27th May 2016 at 01:00

Over the past few months, I have visited 20 schools in six of the highest-performing education systems in the world, and I saw no correlation between teachers’ dress and educational standards (“Why we need a school uniform for teachers”, Professional, 20 May). Some of the best schools had some of the most casually dressed teachers.

Of course, what works in one country won’t necessarily work in another. In the UK, we have a tradition of formal dress in schools, so informality stands out. But smartness is nothing like as important as teaching skills.

Sir John Holman

Department of Chemistry, University of York

It is astonishing that “Schools should stop policing female attire” (Professional, 20 May) fails to mention the one word that holds the key to resolving the issue: uniform. Skirts must be a suitable length for school.

The issue is not objectification or sexualisation, or obsession with female appearance, but the simple notion of what constitutes appropriate attire for children in a learning environment. Rather than accentuating body differences, uniforms ameliorate the effects of a society obsessed with female perfection, fuelled by celebrity-inspired media. Learning what to wear when (miniskirts for discos, not for school) is an important part of growing up.

Elaine Bracken

Sevenoaks, Kent

The process of Progress 8

A huge thank you for a clear and succinct explanation of Progress 8 (Feature, 27 May). If only the new measure were equally clear! I am horrified that students must suffer through an unfair transition that will leave employers flummoxed by CVs for decades to come.

Most striking and insidious is the attempt to set up a system where schools are constantly pitted against each other. This is not about raising the bar but hiding the bar until they decide to beat you with it. It’s an impossible attempt at “market forces” in education. Someone has to fall below average no matter how well they have improved. Something has to give… unless anyone has seen Rumpelstiltskin recently.

Anna Back

Assistant headteacher, De La Salle School, St Helens

Your otherwise excellent article on Progress 8 doesn’t mention the political reason for introducing it: the need to reduce the tail of students leaving school at 16 with poor qualifications or none. There is cross-party agreement about this. Surveys show that our 16- to 25-year-olds have among the lowest literacy and numeracy in the developed world. This is a huge waste of talent, and arises from a GCSE system where only grades A*-C count, leaving less able students to be treated as relatively unimportant.

Progress 8 is the third strand of policy to rectify this, along with the pupil premium and investment of £110 million in research from the Education Endowment Foundation. The present government remains committed to this policy.

Laurie Smith

Let’s Think in English, King’s College London

Earn respect, don’t demand it

I agree with Joe Nutt when he says that governors and headteachers need to treat employees respectfully (Comment, 20 May). However, it works both ways.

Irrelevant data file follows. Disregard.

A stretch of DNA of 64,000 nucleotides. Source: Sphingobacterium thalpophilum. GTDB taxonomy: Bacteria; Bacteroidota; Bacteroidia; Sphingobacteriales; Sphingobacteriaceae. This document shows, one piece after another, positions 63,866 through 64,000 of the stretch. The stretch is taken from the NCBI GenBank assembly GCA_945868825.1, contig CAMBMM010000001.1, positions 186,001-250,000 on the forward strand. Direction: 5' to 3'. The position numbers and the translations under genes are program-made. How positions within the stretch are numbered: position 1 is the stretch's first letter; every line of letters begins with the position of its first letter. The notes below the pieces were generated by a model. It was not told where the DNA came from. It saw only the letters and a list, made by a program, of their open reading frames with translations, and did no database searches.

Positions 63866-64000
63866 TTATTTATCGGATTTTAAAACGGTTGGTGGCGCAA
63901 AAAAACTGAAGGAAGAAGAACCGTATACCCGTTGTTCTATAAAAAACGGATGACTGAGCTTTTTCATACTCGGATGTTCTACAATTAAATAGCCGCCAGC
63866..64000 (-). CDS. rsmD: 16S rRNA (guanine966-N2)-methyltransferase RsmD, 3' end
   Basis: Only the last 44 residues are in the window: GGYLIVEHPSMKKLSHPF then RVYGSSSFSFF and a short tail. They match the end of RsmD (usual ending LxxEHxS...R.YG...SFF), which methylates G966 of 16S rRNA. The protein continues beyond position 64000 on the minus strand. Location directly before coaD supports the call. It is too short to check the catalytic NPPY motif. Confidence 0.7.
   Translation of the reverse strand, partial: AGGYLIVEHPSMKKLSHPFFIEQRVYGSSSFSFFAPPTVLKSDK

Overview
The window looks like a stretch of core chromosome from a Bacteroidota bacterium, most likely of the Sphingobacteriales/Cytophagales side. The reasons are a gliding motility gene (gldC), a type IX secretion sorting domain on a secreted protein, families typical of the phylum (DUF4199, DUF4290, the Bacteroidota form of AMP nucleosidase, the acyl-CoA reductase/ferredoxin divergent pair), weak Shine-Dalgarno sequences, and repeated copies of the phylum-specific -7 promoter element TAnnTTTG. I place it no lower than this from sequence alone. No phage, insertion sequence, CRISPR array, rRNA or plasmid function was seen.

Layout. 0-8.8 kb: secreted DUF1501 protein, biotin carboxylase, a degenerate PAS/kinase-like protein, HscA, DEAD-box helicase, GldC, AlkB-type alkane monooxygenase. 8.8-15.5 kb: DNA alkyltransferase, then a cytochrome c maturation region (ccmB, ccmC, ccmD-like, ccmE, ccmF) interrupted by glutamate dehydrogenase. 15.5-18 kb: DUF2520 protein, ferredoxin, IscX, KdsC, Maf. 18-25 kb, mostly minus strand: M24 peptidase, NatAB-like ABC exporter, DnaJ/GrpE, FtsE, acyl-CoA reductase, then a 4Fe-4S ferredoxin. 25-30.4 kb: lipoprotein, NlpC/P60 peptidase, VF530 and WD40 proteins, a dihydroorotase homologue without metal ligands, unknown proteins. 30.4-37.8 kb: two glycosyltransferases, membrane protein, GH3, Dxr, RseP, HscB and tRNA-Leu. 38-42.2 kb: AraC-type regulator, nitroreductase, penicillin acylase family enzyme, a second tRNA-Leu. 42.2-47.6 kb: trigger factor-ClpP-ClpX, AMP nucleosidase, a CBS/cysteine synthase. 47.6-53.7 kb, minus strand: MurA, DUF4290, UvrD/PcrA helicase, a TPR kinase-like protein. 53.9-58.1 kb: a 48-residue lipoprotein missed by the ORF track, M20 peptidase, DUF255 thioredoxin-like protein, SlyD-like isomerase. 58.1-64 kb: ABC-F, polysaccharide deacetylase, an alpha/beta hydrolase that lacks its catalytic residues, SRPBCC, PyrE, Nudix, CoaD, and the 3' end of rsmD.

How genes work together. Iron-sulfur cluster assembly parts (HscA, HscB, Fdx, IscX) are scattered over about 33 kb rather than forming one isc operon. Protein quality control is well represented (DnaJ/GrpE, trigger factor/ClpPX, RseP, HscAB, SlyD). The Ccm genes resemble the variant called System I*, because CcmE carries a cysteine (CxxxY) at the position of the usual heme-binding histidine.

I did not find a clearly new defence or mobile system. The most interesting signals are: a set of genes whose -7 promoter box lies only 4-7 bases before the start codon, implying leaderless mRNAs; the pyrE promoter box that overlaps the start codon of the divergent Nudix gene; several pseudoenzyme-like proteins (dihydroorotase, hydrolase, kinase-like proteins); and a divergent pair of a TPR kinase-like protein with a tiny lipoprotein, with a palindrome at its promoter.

Sitting in the staffroom moaning won’t gain you any kudos. If you want to be respected, stop focusing on yourself and start thinking about others. How can you inspire change, growth and innovation?

Respect is for people who deserve it, not those who demand it. Establishing your credibility and demonstrating that you’re proficient at the job for which you were hired is the way to gain respect. Self-respect is important, too. If you do not understand how to appreciate yourself and your worth, how do you expect others to?

Jane Redfern Jones

Chair of governors, St Giles Primary School, Wrexham

Working-class wonders

You are right to focus on the academic underperformance of white, working-class boys (“Evidence be damned: the fault must be female”, Editorial, 27 May). Working-class men such as Labour politicians Ernest Bevin, Aneurin Bevan – the architect of the NHS – and Herbert Morrison played a hugely important role in British public life in the early 20th century. History has an important part to play in highlighting them as role models for today’s children.

Shouvik Datta

South London

Facebook users respond to “Why schools should stop policing female attire” bit.ly/FemaleAttire

“I teach girls that they should respect their bodies and not be the kind of girl who wears a tight, short skirt that leaves nothing to the imagination.”


“This is silly. Do you think it’s only female attire we police? I work in a boys’ boarding house and tell them off for inappropriateness all the time!”


“If a student can’t follow simple instructions on how to dress (a girl caked in make-up or a lad with a halfshaved head), then how can we expect them to follow the other school rules?”


“School time is precious and should be spent teaching, not enforcing a child’s supposed ‘free choice’. Rules are there to be obeyed.”


“Start with the staff first, walking around like they’re out on the town. Be role models!”


“Comments about the policing of women’s bodies and girls wanting to drop out of sports are relevant.”


From the TES Community forums

Schools struggling to recruit should get extra funding


We’re struggling and our school is really not too bad. But management are ineffective – the kids get away with too much and teachers don’t enjoy it as much as they should.


I offer you golden handcuffs of £2,000 a year more. Same job, same conditions, same weak leaders, same unqualified [staff] all over the shop, but £2K extra. £5K extra? Have you got a price?


As it involves spending government money, it is less likely to happen than workload reform or Michael Gove admitting an error.


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